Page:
n.d.
Estevan, Jennifer
Carved Pot

Full Online Collection

Native American Collection

The Native American collection was initiated by Mrs. Henry Lang, one of the founders of MAM. It represents the cultural development of various peoples from the seven major culture areas in the United States--the Northwest Coast, California, the Southwest, the Plains, the Woodlands, the Southeast, and the Arctic. With more than 4,000 objects, the collection has particularly distinguished examples of basketry and jewelry. Contemporary artists such as Dan Namingha, Tony Abeyta, Jaune Quick-To-See Smith, and Allan Houser are represented as well. Native American artists and artisans are frequent visitors to the Museum, offering talks and demonstrations.

Audrey and Norbert Gaelen Collection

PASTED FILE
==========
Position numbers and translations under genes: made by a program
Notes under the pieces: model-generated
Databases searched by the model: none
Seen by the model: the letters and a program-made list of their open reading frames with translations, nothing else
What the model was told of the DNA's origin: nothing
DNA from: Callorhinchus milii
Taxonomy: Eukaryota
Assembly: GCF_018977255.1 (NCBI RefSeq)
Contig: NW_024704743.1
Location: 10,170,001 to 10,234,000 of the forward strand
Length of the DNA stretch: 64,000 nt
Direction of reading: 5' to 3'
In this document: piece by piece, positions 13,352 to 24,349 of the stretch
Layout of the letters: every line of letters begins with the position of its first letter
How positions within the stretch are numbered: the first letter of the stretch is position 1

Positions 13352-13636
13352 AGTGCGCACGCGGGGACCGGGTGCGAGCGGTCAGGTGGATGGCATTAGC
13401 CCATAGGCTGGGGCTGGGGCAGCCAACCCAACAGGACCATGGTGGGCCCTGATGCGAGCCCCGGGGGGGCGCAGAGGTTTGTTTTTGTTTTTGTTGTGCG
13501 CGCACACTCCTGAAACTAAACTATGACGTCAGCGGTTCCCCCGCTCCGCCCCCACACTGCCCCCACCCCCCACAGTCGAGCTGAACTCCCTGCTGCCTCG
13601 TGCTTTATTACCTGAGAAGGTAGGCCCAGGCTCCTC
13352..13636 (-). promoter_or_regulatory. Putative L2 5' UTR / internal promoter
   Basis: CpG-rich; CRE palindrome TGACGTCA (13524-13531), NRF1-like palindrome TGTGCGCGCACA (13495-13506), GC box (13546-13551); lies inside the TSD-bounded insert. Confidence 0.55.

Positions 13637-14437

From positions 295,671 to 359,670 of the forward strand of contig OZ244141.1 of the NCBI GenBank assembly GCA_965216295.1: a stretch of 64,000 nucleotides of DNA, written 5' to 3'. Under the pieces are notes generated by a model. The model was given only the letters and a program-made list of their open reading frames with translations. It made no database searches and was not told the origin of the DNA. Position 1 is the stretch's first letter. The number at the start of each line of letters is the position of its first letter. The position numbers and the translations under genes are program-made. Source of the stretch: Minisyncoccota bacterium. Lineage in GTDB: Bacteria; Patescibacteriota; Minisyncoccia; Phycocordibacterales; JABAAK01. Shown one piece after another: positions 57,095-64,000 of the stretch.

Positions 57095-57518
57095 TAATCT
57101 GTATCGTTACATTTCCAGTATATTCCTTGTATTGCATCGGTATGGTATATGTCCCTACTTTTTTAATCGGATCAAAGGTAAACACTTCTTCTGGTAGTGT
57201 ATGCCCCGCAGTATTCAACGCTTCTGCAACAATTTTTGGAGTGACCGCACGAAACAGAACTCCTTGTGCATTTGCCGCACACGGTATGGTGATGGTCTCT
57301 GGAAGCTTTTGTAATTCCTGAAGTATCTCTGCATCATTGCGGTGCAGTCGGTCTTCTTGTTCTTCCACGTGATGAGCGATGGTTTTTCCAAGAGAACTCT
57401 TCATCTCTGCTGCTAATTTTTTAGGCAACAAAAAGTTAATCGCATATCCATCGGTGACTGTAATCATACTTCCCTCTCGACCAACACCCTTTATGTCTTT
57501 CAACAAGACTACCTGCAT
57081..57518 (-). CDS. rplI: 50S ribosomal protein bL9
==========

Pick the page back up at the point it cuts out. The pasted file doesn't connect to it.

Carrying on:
Currently showcased in the Rand Gallery is pottery made in recent decades by Hopi and Pueblo Indian artists of the Southwest. This pottery is from a remarkable collection of almost 100 pieces donated to the Montclair Art Museum recently by notable art collectors Audrey and Norbert Gaelen. Through their generosity, the Museum's Native American art collection has been greatly enhanced with artwork of contemporary Native American artists. Among the many renowned potters represented in the Gaelen's gift are Margaret Tafoya, Nathan Youngblood, Lucy Martin Lewis, Dextra Quotskuyva, and Maria Montoya Martinez. On a business trip to Santa Fe, New Mexico, in the mid-1970s, the Gaelens became enthralled with the natural beauty of the southwestern landscape and Native American art. After returning many times to Santa Fe, they purchased a second home there. Over the years, they assembled their impressive collection by acquiring pottery from galleries in Santa Fe and surrounding pueblos where they became acquainted with many artists from families of potters. The art of Hopi and Pueblo pottery making is passed on from generation to generation among families. In many pueblos and Hopi villages with strong pottery traditions, some stretching back more than a thousand years, pottery making families experiment with their own styles and techniques while still maintaining the local pottery tradition. Over time, adaptations of traditional forms and decorations along with some dramatic, personal innovations have created the great diversity of modern Pueblo pottery, which is so evident in this display.